No dull moments as Virginia embrace casino-style gaming

It was all fun and games at the grand opening of Rosie’s Gaming Emporium in Richmond as over a thousand people formed a long, cheerful line along the front of the once-abandoned Kmart.

Music blared through various speakers in the hall as two racehorses paced around the parking lot. There was a bugle call by a man in fox-hunting garb as attendees cheered—with dignitaries urging the crowd to “have some fun!”.

Annie Randolph, 64, a retired health-care worker screamed “Virginia is boring”, as she lobbied to get inside. Having arrived, more than two hours early, she was thrilledto finally be able to have fun gambling without travelling to Las Vegas or Maryland.

Though online casinos like are gaining more popularity amongst gamblers—as it grant players access to their favourite mobile bookmakers, poker rooms and casinos whenever they are—Randolph said while letting out a laugh that gambling keeps her from doing housework.

Currently, the General Assembly hasn’t legalized the construction of casinos in Virginia—a debate that will rage on till next year’s legislative session.

But casino-style gambling—in the form of electronic games that arelike slot machines—has come to stay in the Old Dominion.

This is connected to an effort by the legislature to resuscitate Virginia’s once-mighty horse racing industry. Last year, while authorizing a deal to reopen the Colonial Downs track in New Kent County, the General Assembly gave the green-light for off-track facilities featuring “historic horse racing” machines.

However, they aren’t exactly slot machines—as lawmakers are still battling on whether to legalize them or not. Each machine in the Emporium taps into a database of about 90,000 previous horse races and lets playersview blind statistics, then wager on unnamed horses that might win.

But if that process is too lengthy, you could just simply hit a button and let colourful cherries, 7s and other symbols spin around and line up. Most people who play typically opt for this option and judging from the Rosie’s Gaming Emporium—that hasopened its doors to residents around the state—it’s bound to become a major hit.

The first Rosie’s launched in April at the New Kent track between Richmond and Williamsburg, and in May, it had completed its first full month in operation. The facility attracted more than $58 million in wagers placed on its 600 machines.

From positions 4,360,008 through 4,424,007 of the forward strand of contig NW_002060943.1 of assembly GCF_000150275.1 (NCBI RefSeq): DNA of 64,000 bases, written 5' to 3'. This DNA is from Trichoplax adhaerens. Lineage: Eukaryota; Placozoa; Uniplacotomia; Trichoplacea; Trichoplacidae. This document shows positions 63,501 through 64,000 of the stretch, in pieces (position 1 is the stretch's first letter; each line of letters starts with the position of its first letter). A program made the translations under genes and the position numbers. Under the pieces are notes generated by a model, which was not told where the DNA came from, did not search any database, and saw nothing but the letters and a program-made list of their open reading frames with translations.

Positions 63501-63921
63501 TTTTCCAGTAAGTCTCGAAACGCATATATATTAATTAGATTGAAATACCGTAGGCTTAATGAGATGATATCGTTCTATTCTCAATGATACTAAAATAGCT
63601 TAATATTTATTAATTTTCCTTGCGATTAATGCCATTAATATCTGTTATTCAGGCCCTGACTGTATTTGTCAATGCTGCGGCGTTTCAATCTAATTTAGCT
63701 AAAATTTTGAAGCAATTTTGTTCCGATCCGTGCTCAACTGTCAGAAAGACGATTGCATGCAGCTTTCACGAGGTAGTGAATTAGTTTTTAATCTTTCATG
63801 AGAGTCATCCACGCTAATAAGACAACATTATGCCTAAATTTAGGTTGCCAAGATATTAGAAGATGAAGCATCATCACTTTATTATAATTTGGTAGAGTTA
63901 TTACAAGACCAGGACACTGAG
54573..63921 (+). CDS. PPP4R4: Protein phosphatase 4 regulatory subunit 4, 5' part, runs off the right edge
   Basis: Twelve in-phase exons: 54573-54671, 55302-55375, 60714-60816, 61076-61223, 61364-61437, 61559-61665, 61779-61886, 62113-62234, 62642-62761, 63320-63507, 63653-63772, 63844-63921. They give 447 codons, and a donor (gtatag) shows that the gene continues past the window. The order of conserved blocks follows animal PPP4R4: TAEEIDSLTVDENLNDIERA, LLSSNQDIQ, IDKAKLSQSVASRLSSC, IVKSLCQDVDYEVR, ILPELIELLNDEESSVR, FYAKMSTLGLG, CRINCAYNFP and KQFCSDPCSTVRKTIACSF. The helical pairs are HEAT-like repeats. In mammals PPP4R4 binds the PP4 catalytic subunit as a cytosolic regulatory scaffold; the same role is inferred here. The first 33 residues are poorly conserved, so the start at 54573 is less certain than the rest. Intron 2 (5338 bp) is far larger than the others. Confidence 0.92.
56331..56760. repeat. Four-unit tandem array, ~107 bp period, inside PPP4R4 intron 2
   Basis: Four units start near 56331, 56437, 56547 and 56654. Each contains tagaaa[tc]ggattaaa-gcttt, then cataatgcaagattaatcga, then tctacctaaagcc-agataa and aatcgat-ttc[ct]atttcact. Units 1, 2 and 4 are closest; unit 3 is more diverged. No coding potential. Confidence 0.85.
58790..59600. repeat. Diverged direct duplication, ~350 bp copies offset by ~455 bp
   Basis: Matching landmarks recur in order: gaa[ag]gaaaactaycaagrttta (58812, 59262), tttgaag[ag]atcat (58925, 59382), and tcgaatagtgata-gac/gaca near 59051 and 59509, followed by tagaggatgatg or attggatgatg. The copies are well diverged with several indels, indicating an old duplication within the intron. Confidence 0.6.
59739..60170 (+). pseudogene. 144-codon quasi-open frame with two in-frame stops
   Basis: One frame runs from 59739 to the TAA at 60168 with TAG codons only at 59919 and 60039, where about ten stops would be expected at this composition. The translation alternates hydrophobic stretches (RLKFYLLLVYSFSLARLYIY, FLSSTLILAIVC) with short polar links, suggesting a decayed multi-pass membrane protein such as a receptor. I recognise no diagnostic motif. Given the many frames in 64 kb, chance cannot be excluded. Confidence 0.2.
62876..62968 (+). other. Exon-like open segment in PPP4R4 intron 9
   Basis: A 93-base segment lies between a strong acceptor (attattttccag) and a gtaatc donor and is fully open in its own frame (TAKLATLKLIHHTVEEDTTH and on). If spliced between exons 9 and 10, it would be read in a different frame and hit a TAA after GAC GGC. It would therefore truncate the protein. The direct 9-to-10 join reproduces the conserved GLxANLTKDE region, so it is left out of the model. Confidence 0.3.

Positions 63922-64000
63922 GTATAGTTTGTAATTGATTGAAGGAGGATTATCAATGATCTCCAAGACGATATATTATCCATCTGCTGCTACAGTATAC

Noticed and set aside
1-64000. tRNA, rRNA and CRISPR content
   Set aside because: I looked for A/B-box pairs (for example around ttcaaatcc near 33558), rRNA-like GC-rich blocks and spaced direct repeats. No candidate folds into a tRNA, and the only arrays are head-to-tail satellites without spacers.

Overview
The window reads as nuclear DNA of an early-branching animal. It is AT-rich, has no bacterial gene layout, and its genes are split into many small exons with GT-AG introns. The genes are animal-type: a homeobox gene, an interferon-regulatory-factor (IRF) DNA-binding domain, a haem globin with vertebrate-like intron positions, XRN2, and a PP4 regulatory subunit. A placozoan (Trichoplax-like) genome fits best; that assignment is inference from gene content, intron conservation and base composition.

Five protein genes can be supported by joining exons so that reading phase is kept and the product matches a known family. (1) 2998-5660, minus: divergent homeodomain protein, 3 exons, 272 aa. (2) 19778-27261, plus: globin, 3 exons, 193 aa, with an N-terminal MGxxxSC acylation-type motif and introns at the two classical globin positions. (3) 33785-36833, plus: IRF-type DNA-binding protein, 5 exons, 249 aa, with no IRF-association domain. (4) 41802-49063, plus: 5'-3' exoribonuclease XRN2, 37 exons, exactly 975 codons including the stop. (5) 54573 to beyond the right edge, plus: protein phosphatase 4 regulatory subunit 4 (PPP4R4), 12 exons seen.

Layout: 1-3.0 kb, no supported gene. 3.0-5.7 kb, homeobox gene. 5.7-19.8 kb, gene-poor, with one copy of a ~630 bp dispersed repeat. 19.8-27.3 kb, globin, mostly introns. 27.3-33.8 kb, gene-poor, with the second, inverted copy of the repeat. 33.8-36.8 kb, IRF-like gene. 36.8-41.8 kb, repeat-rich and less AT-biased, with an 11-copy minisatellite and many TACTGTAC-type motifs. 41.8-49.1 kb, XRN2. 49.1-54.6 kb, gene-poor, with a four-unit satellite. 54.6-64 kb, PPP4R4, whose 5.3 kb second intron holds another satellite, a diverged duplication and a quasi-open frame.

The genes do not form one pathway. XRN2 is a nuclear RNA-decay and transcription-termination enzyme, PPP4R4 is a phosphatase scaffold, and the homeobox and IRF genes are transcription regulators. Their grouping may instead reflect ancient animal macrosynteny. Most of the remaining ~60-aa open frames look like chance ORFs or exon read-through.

While a much smaller Rosie’s has opened in the Roanoke area, another one is undergoing construction in Hampton—with several other regionsyearning for their own franchises, including Dumfries in Prince William County. I

In total, the General Assembly approvedabout 3,000 of the machines state-wide—and the Rosie’s which opened in Richmond recentlyhas 700 of them.

This is a steepdecline for Virginia where horse racing backdates to Colonial times. But the state is one of only 10 in the country to protest casino-style gambling. Now, triggered by the economic relevance, changing demographics and the success of the MGM National Harbour casino in nearby Maryland, the legislature seems to be warming up to the idea.

Bristol, Portsmouth and Danville— three struggling communities around the state—have petitioned for permission to legalize casinos, and the General Assembly have promised to look into the matter come January 2020.         

Also, the Pamunkey Indian tribe are seeking to build a casino through its federal status, with massive support for lawmakers in the area. According to the nonpartisan Virginia Public Access Project, more than a dozen gambling interests have hired Richmond lobbyists over the past two years.

But this sudden rush has raised some concerns, as there are fears that due to the predominately impoverished population, introducing gambling centres might worsen the situation.

“I’m afraid of us doing too much, and it appears the locations are predominantly African American areas that are close to impoverished communities,” said Del. Lamont Bagby (D-Henrico), head of the Virginia Legislative Black Caucus in a report.

Bagby said a lot of things needs to be considered before introducing such ventures into any community and feasibility studies into effectively containing addictions needs to be done.

“What we need to focus on now is what does gaming in the commonwealth look like... and what is going too far?” Bagbysaid. “I’m hoping to get more information related to the impact on individuals living paycheck to paycheck, and I would also like to have some conversations about making sure support is there” for those with gambling addictions.

The state’s Joint Legislative Audit and Review Commission is currently working on a study about casino gambling, due in December.

Racing resumes at Colonial Downs early next month, and between the track and the Rosie’s facilities, Colonial Downs is investing $300 million and creating 900 jobs around the state. It has pledged $25 million in yearly state tax revenue and $17 million annually to the localities where it operates.

The new Rosie’s and its creation of 225 jobs will help revive a hopeless strip of pawnshops, used-car lots and motels scattered on the southern side of the James River, according to Richmond officials.

At the grand opening, the Colonial Downs group gave out large checks to several charities, including $10,000 to Feed More, a group that fights hunger, $10,000 to Goodwill, which hosted a job fair to recruit Rosie’s workers and $25,000 to a nearby Miles Jones Elementary School.

“We are so appreciative of all the great things they’ve done for us so far… We need the resources” said Shaw, who used an earlier instalment to purchase 6,048 books and plans to buy computers next, with Colonial Downs pledging $500,000 to the school over the next five years.


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